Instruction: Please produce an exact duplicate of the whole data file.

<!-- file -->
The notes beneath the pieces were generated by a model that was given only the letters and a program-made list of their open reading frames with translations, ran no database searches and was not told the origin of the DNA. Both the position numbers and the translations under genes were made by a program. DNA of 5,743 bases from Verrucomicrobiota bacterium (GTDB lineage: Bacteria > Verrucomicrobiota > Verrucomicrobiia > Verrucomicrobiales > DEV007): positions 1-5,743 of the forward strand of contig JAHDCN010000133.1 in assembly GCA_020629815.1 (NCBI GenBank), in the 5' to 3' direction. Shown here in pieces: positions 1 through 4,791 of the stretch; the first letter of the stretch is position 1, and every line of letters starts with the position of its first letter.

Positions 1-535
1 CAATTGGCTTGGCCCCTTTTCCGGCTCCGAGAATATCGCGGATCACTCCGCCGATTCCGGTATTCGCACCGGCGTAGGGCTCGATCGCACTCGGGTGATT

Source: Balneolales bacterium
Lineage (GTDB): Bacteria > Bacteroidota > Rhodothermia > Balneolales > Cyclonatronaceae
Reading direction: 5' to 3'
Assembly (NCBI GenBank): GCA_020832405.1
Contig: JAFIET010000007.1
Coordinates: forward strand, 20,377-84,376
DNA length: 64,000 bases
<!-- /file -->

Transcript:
The notes beneath the pieces were generated by a model that was given only the letters and a program-made list of their open reading frames with translations, ran no database searches and was not told the origin of the DNA. Both the position numbers and the translations under genes were made by a program. DNA of 5,743 bases from Verrucomicrobiota bacterium (GTDB lineage: Bacteria > Verrucomicrobiota > Verrucomicrobiia > Verrucomicrobiales > DEV007): positions 1-5,743 of the forward strand of contig JAHDCN010000133.1 in assembly GCA_020629815.1 (NCBI GenBank), in the 5' to 3' direction. Shown here in pieces: positions 1 through 4,791 of the stretch; the first letter of the stretch is position 1, and every line of letters starts with the position of its first letter.

Positions 1-535
1 CAATTGGCTTGGCCCCTTTTCCGGCTCCGAGAATATCGCGGATCACTCCGCCGATTCCGGTATTCGCACCGGCGTAGGGCTCGATCGCACTCGGGTGATT

Source: Balneolales bacterium
Lineage (GTDB): Bacteria > Bacteroidota > Rhodothermia > Balneolales > Cyclonatronaceae
Reading direction: 5' to 3'
Assembly (NCBI GenBank): GCA_020832405.1
Contig: JAFIET010000007.1
Coordinates: forward strand, 20,377-84,376
DNA length: 64,000 bases